This month is dedicated to creating awareness of macular degeneration (AMD) and low vision. Age-related macular degeneration (AMD) is the leading source of visual impairment for seniors. AMD often leads to low vision, a phrase eye doctors use to describe major visual impairment that is also called “legal blindness” or almost total blindness. For those with AMD, a degenerative eye disease, damage occurs to the macula, the part of the retina which enables clear central vision. AMD causes a blurring of the central vision zone, but typically doesn’t affect the peripheral visual field.
Vision Impairment due to age-related macular degeneration usually comes on gradually and painlessly over time but occasionally impairment can be sudden. Early symptoms of low vision from AMD include blurred areas in your central vision or very distorted sight. While AMD doesn’t have a cure yet, early diagnosis and treatment can slow progression of the degeneration and therefore thwart low vision. For those who have already lost acuity, low-vision rehabilitation and aids can help.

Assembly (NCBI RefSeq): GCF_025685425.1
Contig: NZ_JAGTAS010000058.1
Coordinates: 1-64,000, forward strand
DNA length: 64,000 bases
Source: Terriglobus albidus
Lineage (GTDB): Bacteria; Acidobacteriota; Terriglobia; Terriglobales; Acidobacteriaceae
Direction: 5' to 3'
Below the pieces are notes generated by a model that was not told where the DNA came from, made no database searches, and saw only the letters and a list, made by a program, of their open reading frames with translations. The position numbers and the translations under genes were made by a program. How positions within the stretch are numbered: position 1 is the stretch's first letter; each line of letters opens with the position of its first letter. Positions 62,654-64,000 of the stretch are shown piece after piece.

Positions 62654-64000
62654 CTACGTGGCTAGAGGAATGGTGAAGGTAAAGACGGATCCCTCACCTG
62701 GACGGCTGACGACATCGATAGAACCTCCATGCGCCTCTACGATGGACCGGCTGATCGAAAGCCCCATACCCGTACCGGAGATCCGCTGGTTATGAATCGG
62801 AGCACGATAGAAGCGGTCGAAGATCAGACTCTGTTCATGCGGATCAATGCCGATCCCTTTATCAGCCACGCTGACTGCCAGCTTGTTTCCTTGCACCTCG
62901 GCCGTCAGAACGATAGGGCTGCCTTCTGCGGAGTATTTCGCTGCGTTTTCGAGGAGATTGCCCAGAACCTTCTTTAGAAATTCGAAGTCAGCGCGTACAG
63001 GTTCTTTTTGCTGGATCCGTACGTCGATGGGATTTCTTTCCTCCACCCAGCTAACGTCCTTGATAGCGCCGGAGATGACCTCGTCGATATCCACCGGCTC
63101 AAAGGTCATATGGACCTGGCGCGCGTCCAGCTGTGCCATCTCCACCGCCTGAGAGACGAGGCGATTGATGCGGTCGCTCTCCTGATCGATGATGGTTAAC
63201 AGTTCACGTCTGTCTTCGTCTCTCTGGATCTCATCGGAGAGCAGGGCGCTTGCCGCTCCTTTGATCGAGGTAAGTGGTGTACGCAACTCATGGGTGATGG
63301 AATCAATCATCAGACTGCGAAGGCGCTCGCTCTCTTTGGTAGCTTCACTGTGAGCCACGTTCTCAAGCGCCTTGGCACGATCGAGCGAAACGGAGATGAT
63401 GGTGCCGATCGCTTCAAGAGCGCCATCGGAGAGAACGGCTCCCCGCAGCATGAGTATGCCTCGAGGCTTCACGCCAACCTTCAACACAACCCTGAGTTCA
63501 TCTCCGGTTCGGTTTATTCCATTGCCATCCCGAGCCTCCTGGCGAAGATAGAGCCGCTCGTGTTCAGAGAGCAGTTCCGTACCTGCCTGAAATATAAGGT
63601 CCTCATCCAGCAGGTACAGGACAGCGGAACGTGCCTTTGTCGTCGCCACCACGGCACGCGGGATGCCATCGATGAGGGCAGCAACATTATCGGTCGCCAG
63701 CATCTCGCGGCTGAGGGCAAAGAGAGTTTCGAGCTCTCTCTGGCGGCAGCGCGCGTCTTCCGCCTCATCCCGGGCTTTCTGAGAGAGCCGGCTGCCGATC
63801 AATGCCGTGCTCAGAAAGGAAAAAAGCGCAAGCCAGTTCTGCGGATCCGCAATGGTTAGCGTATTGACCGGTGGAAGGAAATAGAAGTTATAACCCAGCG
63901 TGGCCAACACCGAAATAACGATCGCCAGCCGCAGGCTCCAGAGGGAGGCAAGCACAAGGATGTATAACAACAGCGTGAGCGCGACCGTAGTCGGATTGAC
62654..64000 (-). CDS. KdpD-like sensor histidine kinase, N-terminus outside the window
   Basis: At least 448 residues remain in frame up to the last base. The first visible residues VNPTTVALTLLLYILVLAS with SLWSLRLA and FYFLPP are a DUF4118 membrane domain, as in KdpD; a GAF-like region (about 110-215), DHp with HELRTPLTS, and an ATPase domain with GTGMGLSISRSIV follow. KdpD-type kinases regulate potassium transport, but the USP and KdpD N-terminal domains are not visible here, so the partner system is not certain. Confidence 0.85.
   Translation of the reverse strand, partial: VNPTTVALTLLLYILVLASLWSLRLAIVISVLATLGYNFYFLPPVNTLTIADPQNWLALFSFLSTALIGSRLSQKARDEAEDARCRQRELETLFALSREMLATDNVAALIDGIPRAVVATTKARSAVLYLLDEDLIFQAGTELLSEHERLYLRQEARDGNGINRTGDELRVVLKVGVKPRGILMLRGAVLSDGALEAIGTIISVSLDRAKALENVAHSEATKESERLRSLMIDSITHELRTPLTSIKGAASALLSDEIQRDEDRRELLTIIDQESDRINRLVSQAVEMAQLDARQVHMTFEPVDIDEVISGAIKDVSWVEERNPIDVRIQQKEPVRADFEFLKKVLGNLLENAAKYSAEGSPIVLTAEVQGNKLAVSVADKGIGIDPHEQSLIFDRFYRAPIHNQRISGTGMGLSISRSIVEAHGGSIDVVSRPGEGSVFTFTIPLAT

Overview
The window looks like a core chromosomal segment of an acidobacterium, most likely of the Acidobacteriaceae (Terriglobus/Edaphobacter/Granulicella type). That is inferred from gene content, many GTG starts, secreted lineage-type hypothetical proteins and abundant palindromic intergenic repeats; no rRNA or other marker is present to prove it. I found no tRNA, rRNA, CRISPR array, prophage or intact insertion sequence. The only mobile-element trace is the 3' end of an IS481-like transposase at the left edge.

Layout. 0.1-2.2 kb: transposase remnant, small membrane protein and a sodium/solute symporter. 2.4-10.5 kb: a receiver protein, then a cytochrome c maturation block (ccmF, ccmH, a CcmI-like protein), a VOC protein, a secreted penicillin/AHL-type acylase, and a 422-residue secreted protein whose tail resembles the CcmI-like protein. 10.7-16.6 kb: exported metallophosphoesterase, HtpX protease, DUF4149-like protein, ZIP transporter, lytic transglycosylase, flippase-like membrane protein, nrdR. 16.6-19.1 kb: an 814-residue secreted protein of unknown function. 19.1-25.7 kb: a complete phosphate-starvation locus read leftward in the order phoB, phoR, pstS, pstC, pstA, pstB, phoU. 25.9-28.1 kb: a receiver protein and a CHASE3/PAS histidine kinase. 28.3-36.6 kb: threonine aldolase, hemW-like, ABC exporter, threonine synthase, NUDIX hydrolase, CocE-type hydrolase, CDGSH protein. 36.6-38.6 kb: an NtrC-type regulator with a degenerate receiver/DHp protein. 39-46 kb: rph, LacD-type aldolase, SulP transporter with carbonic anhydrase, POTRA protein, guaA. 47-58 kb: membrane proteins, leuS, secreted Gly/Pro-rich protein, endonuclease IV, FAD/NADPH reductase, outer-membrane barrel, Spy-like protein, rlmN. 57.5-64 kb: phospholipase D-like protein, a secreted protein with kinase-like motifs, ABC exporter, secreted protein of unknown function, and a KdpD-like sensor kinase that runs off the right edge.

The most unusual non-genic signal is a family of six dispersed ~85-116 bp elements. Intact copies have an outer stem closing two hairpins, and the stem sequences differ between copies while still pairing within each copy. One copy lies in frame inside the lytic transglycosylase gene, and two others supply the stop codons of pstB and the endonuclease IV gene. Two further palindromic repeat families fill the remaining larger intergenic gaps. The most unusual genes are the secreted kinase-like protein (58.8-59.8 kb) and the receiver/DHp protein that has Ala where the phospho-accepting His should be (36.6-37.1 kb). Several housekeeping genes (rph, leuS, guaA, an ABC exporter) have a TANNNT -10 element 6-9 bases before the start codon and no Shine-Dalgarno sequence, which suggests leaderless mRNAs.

Those at higher risk of AMD include seniors, women, Caucasians and individuals with light eyes, severe farsightedness or a genetic disposition. Controllable risk factors include smoking, high blood pressure, exposure to ultraviolet light and being overweight. Maintaining overall physical health and a proper diet has been determined to be preventative.
Those who are living with low vision should consult with an optometrist about low vision training and specialized equipment that can support independence. After a proper examination, a low vision specialist can prescribe suitable low vision devices such as magnifiers and non-optical adaptive devices such as special light fixtures and signatureguides.
Since so many eye diseases can be prevented by early diagnosis, optometrists suggest a routine yearly eye exam for all ages. Your awareness can lead to prevention of vision loss.